Mitochondrial mass was analyzed with a MitoTracker Green FM dye, which stains mitochondria independent of membrane potential. Live cells were stained with 10 µM MitoTracker Green FM for 15 min and subjected to flow cytometry analysis.
Intact mitochondria were isolated by Cell Mitochondria Isolation Kit (Sigma). pUSE and HRasQ61L cells were grown to ~90% confluence. Cells were harvested by trypsin digestion, washed, resuspended in ice cold PBS, and counted. Equal numbers of cells were pelleted by centrifugation for 5 minutes at 600 xg at 4°C, and the cell pellets were re-suspended in 0.65–2 ml of Lysis Buffer per 3 × 107 cells. After incubation on ice for 5 min, the cells were pipeted up and down at 1 min intervals three times. Then 2 volumes of 1x extraction buffer were added. The homogenate was centrifuged at 600 xg for 10 min at 4°C. The supernatants were carefully transferred to a fresh tube and centrifuged at 3,500 xg for 10 min at 4°C. After careful removal of the supernatant, the pellet was resuspended in CelLytic M buffer for analysis including protein content using BCA kit (Pierce).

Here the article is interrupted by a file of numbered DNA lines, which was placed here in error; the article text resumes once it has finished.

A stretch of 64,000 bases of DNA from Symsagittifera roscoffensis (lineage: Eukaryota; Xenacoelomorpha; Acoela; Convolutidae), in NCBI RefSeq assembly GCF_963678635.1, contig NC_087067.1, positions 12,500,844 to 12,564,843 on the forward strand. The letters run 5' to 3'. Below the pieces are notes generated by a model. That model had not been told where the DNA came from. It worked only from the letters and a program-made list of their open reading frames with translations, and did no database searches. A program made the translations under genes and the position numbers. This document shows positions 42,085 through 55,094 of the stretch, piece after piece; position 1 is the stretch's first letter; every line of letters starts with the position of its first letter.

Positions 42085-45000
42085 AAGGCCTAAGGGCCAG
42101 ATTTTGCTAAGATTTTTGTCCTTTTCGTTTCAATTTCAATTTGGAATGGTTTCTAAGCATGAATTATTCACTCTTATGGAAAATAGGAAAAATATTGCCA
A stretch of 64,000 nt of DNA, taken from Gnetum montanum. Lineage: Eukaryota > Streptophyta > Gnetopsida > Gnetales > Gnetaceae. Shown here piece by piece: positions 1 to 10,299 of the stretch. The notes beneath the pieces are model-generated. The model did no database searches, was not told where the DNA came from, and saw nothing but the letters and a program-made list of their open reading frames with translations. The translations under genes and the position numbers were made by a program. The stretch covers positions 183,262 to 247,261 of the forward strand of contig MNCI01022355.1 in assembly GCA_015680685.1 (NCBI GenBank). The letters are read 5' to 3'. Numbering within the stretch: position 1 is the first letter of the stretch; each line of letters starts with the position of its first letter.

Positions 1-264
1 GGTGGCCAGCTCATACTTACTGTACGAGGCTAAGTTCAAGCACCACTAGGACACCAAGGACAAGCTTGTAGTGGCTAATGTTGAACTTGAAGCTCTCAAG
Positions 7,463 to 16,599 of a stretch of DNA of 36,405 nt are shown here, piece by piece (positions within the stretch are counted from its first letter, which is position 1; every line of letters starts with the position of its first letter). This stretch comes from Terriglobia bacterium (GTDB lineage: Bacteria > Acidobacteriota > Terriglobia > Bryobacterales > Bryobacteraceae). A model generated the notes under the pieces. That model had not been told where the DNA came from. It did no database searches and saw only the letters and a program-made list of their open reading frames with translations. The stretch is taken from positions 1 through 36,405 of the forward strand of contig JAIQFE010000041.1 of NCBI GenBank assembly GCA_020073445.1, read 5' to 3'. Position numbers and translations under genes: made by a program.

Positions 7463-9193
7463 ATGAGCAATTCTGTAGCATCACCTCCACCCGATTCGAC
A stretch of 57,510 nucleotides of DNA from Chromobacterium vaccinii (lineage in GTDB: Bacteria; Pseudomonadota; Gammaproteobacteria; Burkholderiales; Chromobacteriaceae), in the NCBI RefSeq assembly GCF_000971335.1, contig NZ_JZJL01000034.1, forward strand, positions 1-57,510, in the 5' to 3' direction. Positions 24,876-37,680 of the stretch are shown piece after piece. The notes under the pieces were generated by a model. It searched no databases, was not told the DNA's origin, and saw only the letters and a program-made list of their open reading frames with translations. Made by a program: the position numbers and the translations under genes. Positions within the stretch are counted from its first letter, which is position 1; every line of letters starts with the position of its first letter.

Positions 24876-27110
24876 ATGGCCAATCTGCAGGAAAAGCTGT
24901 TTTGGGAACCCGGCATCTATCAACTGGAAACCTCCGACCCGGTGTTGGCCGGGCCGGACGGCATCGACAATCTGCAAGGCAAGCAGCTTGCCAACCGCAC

Mitochondrial DNA was extracted from mitochondria extracted from exponentially growing cells. Mitochondria preparations were resuspended in 0.5 ml 10% SDS extract buffer (containing 5% Proteinase K and 1% RNase), incubated at 37°C for 10 hours, and then incubated at 50°C water bath for 5 hours for thorough degradation of RNA and proteins. The mitochondrial DNA was extracted using 0.2 ml cholorform/isoamyl alcohol buffer, followed by isopropanol precipitation, and resuspended in TE buffer. The mitochondrial DNA contents were analyzed by the levels of M7 amplicons using GGA GCA GTG TTT GCT ATC ATA GC and TGA TGG CTA CAA CGA TTG GGA ATC as forward and reverse primer, respectively. For reference of cell number, genomic DNA content was extracted from identical sets of cells and analyzed by the levels of amplicons of 18 s RNA gene using ACC AAC TGG GAC GAT ATG GAG AAG A and TAC GAC CAG AGG CAT ACA GGG ACA A, as forward and reverse primer, respectively. The amplification was conducted at the following settings: 94°C × 3′ for one cycle; 94°C × 30″, 60–65°C × 1′, 72°C × 1′ for 30 cycles; 72°C × 5′ for one cycle. The PCR products were analyzed by 1.2% agarose gel and the density of bands was analyzed by Alpha Innotech software.